Thank you for that bit of information. I'm glad to hear that the previous information didn't paint a complete picture.

quote:
Dawkins' objection to applying religious labels to children is that they are not generally accurate labels in that their meaning changes when applied to children without that fact being acknowledged...
That's a reasonable argument. Refering to premature identity as "brainwashing" is less reasonable, but I'll defer judgment until I see more context, or even if that earlier quote is correct.

quote:
"American" doesn't suffer the same problem - an American citizen is an American citizen, regardless of age with many legal rights that are not dependent on that persons acceptance or rejection of particular beliefs.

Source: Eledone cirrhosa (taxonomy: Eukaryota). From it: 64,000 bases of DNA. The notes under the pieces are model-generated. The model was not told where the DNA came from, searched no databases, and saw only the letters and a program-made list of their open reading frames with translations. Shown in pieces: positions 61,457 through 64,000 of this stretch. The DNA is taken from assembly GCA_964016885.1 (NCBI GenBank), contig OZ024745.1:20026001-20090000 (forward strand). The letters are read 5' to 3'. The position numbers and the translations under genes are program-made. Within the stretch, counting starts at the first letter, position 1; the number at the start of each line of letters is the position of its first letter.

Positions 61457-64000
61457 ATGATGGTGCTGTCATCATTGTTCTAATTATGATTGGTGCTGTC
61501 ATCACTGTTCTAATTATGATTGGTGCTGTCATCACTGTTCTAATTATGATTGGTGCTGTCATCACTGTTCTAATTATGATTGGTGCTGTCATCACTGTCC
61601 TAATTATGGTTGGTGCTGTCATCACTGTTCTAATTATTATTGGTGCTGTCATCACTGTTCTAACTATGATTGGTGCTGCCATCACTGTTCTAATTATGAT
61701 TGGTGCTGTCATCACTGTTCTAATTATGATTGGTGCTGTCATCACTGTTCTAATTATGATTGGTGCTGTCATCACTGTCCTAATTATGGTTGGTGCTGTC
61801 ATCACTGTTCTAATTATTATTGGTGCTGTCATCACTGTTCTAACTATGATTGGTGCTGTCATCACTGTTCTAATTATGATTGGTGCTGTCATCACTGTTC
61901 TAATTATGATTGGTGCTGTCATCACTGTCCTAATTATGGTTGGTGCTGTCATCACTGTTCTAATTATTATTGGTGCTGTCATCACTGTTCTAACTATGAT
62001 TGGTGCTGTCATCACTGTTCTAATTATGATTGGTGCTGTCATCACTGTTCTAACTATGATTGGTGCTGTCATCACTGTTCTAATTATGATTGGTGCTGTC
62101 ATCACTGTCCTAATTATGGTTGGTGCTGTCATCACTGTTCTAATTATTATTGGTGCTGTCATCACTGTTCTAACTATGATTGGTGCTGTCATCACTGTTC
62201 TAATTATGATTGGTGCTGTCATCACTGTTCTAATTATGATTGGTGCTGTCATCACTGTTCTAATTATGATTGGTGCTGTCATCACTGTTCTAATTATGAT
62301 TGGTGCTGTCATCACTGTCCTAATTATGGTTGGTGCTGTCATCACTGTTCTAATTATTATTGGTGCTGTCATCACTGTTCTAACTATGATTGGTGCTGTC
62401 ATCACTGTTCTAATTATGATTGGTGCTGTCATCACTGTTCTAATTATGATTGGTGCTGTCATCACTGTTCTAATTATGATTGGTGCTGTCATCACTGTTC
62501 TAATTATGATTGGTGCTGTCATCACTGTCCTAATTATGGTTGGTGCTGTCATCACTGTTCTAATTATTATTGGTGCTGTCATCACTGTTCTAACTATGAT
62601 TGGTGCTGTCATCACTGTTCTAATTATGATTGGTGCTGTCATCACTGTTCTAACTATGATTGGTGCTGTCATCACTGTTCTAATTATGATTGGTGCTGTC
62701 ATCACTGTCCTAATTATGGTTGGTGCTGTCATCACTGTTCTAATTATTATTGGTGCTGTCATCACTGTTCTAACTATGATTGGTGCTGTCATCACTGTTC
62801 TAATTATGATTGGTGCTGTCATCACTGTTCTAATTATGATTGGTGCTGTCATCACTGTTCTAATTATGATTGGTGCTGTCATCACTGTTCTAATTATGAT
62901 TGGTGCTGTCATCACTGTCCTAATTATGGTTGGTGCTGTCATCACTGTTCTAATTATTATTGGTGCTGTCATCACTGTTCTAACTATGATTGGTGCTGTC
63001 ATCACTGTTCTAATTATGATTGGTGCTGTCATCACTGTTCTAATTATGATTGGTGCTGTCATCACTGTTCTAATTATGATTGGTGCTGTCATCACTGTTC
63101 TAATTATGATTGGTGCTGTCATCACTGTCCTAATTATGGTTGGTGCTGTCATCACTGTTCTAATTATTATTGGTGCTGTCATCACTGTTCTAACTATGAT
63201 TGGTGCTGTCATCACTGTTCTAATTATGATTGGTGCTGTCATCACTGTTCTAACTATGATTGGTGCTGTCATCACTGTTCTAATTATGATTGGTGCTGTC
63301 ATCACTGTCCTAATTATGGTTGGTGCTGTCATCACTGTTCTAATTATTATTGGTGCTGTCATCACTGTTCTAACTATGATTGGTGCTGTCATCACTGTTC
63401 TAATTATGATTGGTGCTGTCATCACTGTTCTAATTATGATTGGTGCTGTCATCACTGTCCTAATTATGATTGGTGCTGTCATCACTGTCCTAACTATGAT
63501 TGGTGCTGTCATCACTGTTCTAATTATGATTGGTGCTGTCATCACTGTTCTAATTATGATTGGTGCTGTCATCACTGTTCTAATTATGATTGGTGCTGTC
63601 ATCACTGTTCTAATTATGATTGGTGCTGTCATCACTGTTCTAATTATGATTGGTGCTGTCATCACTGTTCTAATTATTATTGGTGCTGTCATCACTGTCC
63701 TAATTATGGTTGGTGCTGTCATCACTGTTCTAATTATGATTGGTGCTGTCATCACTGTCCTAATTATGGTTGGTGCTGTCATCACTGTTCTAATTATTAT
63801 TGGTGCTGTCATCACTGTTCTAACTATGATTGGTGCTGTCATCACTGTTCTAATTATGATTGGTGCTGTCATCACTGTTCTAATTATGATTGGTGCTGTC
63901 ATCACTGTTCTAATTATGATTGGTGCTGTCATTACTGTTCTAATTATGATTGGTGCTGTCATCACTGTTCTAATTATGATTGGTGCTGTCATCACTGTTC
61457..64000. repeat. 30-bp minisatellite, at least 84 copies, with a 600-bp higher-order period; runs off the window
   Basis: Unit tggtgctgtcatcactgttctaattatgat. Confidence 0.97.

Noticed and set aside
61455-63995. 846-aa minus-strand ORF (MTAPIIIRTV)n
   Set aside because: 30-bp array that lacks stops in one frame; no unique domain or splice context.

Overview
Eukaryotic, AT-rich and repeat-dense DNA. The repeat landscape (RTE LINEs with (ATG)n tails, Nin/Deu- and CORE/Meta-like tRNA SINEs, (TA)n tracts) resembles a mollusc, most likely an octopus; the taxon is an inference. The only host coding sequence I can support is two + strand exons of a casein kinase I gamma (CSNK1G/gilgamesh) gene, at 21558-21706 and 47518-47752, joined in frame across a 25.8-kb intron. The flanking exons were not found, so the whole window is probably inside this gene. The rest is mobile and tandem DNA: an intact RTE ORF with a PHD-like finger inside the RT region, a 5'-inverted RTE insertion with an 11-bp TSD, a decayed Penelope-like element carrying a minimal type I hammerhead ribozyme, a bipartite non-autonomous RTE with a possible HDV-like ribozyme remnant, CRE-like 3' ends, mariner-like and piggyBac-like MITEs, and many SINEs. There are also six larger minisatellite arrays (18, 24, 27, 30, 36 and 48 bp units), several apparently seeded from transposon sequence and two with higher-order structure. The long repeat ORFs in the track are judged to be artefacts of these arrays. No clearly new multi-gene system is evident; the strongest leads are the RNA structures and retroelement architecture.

What about "Jewish," though?

quote:
That said, I don't see a big problem with referring to a child of Mormons as a Mormon, since we all understand that this change of meaning occurs, even if it's not explicit. It's also highly likely that children of Mormons will become Mormons.
Statistically, it's also highly likely that a husband who ramains with his mormon wife will become mormon, but that doesn't infringe on your ability to choose for yourself, nor for my grandfather. Culture itself, and tradition, has considerable staying power. I know plenty of mormons who I suspect don't really believe in the religious teachings, even though they were born in the church and go through all the motions.

quote: